Central Venous Catheterization: Subclavian Approach (Internal Medicine)

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  • Administration of agents into the central vasculature
  • Central circulation and intracardiac access
  • Maintenance of venous access
  • Hemodialysis and plasmapheresis
  • Absolute contraindications
    • Adequate peripheral IV access (see Intravenous Cannulation for further details.
    • Operator inexperience
    • Uncooperative patient
  • Relative contraindications
    • Significant uncorrectable bleeding disorder
    • Injury or thrombosis in the target vessel or SVC
    • Inability to tolerate pneumothorax
    • Assisted ventilation with high end-expiratory pressure
  • Contraindications unique to the subclavian approach
    • For patients with a significant bleeding disorder, an internal jugular or femoral approach may be more appropriate
    • Surgery or trauma to the clavicle, first rib, or subclavian vessels
    • Administration of thrombolytic medication
  • Central venous catheterization kit
    • Clear fenestrated plastic drape
    • Paper drape
    • Chlorhexidine antiseptic with applicators
    • 1% Lidocaine
    • Small anesthetizing needle (25 gauge × 1 inch)
    • Large anesthetizing/finder needle (22 gauge × 1.5 inch)
    • Introducer needle (18 gauge × 2.5 inch)
    • Several syringes, 5 mL each
    • J-tipped guidewire with housing and a straightener sleeve
    • Scalpel with a No. 11 blade
    • Skin dilator
    • Catheter (e.g., triple lumen or sheath introducer)
    • Gauze pads
    • Suture with curved needle
    • Disposable needle holder
  • Sterile gloves, sterile gown, cap, and mask with a fluid shield for each member of the insertion team **STERILE TECHNIQUE** **UNIVERSAL PRECAUTIONS**
  • Large sterile drape (half-sheet)
  • Lidocaine 1% (often provided in the kit, although extra may be required)
  • Sterile saline suitable for injection
  • Sterile dressing (e.g., Tegaderm, 3M Corporation, Huntingdon Valley, PA)
  • Subclavian vein
    • As the subclavian vein crosses the first rib, it lies posterior to the junction between the medial third and lateral two thirds of the clavicle.
    • The subclavian arteries are located posterior to the veins and are separated from them by the scalene muscles.
    • The right pleural dome is lower than the left and the thoracic duct is located on the left, thus making the right side preferred over the left.

  • Explain the procedure to the patient. **OBTAIN CONSENT**
  • Prepare the patient.
    • Oxygen, a pulse oximeter, and a cardiac monitor
    • 15- to 30-degree Trendelenburg position
  • Gather the equipment.
  • Prepare your equipment.
    • Flush all ports, and attach end caps to the proximal and middle ports.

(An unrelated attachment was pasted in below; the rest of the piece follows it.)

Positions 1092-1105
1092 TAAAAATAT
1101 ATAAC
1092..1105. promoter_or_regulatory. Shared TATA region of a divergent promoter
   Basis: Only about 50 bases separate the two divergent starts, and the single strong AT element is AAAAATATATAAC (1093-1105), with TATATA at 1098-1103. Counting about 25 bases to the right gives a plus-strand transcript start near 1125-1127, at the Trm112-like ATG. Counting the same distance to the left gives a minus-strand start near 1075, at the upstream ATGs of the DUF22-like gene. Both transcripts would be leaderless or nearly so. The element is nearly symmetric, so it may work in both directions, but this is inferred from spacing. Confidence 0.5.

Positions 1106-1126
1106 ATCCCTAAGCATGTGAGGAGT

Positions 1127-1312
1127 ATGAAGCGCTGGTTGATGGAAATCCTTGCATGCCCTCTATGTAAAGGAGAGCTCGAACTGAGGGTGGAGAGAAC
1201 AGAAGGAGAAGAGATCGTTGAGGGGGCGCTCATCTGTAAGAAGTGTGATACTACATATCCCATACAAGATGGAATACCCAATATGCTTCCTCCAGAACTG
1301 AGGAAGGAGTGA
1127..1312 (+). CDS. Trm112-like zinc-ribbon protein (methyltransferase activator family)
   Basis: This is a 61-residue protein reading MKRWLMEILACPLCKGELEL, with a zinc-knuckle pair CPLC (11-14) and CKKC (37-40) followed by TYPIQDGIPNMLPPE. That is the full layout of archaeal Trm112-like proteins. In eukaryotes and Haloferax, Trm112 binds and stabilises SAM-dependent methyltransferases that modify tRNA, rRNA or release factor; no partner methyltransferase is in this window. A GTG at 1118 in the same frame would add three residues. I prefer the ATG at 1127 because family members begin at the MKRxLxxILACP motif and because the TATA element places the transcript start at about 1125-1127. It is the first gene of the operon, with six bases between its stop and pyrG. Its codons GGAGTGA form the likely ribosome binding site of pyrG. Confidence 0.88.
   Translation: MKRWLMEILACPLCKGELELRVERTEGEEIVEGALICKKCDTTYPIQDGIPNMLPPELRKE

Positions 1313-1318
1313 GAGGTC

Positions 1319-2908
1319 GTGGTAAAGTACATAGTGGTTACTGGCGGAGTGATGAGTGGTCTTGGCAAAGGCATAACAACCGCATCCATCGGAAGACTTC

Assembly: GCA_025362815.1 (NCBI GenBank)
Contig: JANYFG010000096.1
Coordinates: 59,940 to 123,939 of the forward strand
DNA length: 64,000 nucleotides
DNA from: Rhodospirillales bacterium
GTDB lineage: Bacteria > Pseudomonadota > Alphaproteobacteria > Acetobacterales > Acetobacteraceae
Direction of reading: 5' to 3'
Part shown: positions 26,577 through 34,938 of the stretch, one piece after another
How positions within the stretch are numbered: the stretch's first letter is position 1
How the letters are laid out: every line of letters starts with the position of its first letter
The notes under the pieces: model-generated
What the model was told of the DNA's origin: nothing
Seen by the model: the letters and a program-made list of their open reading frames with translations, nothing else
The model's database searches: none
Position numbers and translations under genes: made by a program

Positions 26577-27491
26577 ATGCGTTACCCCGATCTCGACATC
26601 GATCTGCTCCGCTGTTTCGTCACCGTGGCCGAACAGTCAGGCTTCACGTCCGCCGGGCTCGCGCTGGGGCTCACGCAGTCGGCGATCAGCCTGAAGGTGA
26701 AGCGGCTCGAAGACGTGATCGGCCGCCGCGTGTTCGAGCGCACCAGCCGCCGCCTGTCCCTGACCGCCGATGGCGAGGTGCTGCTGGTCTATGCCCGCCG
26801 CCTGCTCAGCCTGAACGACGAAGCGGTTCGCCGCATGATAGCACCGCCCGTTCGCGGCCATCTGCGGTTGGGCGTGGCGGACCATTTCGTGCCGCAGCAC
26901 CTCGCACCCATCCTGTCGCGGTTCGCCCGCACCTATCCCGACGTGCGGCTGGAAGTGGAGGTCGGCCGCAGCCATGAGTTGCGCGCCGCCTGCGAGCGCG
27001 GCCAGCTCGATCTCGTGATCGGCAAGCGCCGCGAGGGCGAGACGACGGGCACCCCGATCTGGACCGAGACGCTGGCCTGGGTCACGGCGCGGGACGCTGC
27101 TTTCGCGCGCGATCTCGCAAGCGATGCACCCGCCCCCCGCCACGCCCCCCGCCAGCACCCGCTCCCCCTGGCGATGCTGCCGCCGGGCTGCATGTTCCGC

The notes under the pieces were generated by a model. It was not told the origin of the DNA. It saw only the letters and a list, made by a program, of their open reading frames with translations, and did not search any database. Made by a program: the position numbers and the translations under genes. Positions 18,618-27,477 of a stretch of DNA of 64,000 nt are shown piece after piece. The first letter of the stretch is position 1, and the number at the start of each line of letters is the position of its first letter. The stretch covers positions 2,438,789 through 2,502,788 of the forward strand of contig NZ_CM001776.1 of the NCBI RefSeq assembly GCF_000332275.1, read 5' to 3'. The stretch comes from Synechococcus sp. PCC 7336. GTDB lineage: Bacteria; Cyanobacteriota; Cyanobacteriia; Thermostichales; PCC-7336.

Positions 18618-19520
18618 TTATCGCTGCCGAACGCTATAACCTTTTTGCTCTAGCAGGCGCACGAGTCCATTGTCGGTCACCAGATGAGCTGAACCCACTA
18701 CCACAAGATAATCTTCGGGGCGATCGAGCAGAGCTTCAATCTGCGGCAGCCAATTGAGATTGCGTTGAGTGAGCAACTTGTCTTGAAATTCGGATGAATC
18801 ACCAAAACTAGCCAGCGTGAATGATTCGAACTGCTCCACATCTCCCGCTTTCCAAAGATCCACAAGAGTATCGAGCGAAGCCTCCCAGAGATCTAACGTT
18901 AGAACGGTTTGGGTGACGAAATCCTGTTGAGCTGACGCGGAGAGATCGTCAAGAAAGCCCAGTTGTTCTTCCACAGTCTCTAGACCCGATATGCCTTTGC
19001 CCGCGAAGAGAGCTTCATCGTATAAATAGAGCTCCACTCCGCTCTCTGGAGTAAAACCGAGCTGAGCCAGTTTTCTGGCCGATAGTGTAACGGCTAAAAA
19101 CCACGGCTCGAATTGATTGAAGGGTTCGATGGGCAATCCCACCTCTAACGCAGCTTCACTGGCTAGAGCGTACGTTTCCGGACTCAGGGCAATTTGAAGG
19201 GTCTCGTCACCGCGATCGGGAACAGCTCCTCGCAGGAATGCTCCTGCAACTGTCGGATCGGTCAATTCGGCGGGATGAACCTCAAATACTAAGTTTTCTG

• Identify landmarks.
    • Palpate the subclavian as it bends at the junction of the medial third and lateral two thirds of the clavicle.
    • Select an insertion point.
  • Anesthetize the insertion site. See Local Anesthesia for further details.
  • Locate the vein with the introducer needle (infraclavicular approach).
    • Insert the introducer needle 1 cm inferior to the junction of the middle and proximal third of the clavicle while aiming slightly cephalad. Maintain a 5- to 10-degree angle relative to the chest wall.
    • Insert the needle with the bevel directed inferiorly.
  • Locate the vein with the introducer needle (supraclavicular approach).
    • Insert the introducer needle 1 cm lateral to the SCM and 1 cm superior and posterior to the clavicle.
    • Aim toward the contralateral nipple.
    • Insert the needle with the bevel directed medially.
  • Advance the guidewire into the vessel.
  • Hold the guidewire and remove the introducer needle.
  • Nick the skin with the scalpel to enlarge the puncture site.
  • Triple-lumen catheter insertion:
    • Advance the dilator over the guidewire, and then remove it.
    • Advance the catheter over the guidewire.
    • Remove the guidewire.
    • Withdraw blood from the port to confirm location within lumen of a vein.
    • Flush the line and ports with sterile normal saline.
  • To insert a sheath introducer:
    • Fully insert the dilator into the sheath introducer before advancing it.
    • Advance the dilator and sheath introducer as a unit over the wire and into the vessel.
    • Remove both the dilator and the guidewire as a unit.
    • Confirm placement and flush the line with saline.
  • Final steps
    • Secure the catheter at the insertion site with suture.
    • Cover the site with a sterile transparent occlusive dressing.
    • Order a chest radiograph.

  • Confirmation of line placement
  • Dressing changes at least every 72 hours
  • Infection
  • Bleeding
  • Pneumothorax See Needle Thoracostomy for further details.
  • Thrombosis
  • Air embolization
  • Arrhythmia
  • Myocardial perforation
  • Nerve injury
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